|Lupset thinks he has been saved from the grave by Erasmus. The masters of the University do all they can to bring him back from the study of Greek into their mill of dialectics. Urges More to help the good cause. Is translating Plutarch's De discernendo adulatorem ab amico. Pray salute Lazarus and exhort him to finish writing out the things he has in hand; for Erasmus has several novelties which will please him. Cambridge, 1510.|
|2134. ERASMUS to HENRY VIII.|
|Preface to his translation of Plutarch's De discrimine adulatoris et amici.|
14 B. XII.
|2135. [4310.] ARMY.|
|"Wages appointed by the King and his Council for the master of the Ordnance" and others of the rearward, viz.:—|
|Master of the ordnance, my lord Curson, and four councillors (wages not stated). Four clerks at his nomination at 12d. a day. Treasurer, appointed by the King's Council, 2s.; with 8 yeomen (wages not stated) and 2 clerks at 12d. Comptroller, 2s.; with 6 yeomen at 8d. and 2 clerks at 12d. Provost, "wages by the day as it was by Sir Robert Dymmokkes book"; with _ (blank) yeomen at 8d. Purveyor at 2s., with a clerk at 12d. and 10 yeomen at 8d. John de Lucy, lieutenant of the ordnance, and the Master Gunner (wages not stated). Gunners, accounting two to each piece of ordnance, 200, paid as follows, viz., such as shoot bombardes and bombardynes 2s. a day, such as "shoot a great piece as curtowe or postill" 16d., such as shoot slyng or serpentyne 10d., such as shoot orgonnes or fawconys 8d., their men in each case 8d.; the chief conductor of the guns, 4s.; Garett, "his wages by the day as it was by Sir Dymmokes book." Carters, "rateably after the numbers of the horses that draweth the guns," with one headman, at 8d., to every two great guns or to every five serpentines and smaller guns, in charge of horses, carts, gunshot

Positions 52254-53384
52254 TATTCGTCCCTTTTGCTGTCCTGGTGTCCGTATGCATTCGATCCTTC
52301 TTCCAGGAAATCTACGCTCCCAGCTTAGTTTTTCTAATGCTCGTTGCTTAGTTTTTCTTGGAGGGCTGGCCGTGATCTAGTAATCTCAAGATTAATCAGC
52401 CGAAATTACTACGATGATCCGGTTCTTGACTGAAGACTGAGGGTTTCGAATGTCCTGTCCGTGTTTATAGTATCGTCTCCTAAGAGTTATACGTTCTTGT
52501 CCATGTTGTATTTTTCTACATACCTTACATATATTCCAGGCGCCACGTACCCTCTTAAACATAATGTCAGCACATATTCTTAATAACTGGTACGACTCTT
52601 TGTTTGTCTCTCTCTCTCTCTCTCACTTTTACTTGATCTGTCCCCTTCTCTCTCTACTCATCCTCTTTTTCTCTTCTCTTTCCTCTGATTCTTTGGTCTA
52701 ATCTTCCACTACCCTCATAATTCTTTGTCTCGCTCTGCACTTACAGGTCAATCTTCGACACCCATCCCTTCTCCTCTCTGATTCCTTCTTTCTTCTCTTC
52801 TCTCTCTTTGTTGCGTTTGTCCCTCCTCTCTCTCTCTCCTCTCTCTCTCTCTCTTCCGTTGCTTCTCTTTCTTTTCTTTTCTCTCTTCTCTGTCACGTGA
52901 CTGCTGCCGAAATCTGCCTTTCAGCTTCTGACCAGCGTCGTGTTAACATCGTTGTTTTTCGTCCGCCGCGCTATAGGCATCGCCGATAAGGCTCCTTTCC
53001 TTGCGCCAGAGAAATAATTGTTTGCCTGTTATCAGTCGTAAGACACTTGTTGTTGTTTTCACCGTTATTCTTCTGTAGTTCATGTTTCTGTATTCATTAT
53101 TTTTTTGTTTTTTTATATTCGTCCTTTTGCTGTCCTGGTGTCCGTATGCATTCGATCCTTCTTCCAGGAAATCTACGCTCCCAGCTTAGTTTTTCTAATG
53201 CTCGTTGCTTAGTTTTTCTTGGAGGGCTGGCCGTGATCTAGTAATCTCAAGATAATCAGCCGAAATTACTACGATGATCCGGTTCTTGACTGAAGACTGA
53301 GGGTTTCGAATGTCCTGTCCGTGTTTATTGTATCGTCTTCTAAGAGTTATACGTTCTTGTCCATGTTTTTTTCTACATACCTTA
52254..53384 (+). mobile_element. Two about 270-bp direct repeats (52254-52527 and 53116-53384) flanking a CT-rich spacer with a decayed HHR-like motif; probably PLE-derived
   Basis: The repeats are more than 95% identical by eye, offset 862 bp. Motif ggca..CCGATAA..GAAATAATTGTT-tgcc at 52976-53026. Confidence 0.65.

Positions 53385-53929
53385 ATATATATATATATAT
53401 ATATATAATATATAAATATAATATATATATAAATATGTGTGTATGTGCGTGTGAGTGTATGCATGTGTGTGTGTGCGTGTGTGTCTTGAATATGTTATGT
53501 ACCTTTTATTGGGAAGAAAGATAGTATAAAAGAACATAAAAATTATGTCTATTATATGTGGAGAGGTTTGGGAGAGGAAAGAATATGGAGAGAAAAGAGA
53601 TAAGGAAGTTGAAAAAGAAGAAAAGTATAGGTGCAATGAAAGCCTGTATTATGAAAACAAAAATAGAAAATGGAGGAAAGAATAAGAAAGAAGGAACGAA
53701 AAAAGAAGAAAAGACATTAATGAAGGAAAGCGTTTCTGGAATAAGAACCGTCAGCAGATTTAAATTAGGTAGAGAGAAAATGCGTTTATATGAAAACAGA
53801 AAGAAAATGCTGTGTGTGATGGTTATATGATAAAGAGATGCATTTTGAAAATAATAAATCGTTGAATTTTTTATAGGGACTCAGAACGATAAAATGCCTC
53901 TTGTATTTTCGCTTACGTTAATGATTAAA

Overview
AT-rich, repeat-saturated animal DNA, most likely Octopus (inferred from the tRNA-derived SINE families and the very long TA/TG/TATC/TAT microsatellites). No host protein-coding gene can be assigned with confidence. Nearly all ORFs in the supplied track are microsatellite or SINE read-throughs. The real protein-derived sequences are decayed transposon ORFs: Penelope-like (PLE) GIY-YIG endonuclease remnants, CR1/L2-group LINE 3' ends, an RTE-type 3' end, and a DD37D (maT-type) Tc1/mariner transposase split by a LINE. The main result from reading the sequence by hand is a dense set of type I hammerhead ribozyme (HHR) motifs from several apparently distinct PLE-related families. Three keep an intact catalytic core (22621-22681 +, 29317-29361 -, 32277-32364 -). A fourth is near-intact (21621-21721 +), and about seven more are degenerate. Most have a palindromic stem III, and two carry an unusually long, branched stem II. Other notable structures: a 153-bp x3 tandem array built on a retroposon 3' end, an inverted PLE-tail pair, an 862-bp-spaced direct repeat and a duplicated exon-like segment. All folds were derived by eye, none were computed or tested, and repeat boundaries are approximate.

and powder. Chief conductor of artillery and carriage, at 4s. Principal director for every 30 carts, at 2s. Headman for every 10 carts, at 8d. Miners, 100 at 6d., with captain at 4s., petty captain 2s. and ten head men at 8d. Two surgeons at 12d. A master smith and 20 smiths, master carpenter, 40 carpenters, master wheeler and 20 wheelers, master bowyer and 20 bowyers, master fletcher and 12 fletchers, master plumber and 4 plumbers, master mason and 4 masons, master stringer and 4 stringers, master horseharnessmaker and 20 horseharnessmakers, master gunpowdermaker and 2 gunpowdermakers, the masters at 12d. and their men at 8d.; four sawyers at 8d.; and a captain of the said artificers at 4s. Pioneers, 500 (wages not stated); with chief captain at 4s., 10 petty captains at 2s., and 50 headmen at 8d. The master trenchmaker with wages as in Dymmoke's book, and four servants at 8d. Provider for guides at 2s. and four guides at 8d. Two "harbigers" at 8d. Carters besides the headmen 600, at 6d. Four chaplains, at 6d.|
|A parchment roll.|
|S.P. Hen. VIII.,|
4, f. 91.
|2136. [4313.] WOLSEY to [SIR ROBERT] DYMMOKE.|
|Has bargained with the bearer, John Van Esyll of Acon, for the carrying of the King's two great culverins with 28 mares, at 10d. a day for each mare. Signed: "Thomas Wulcy."|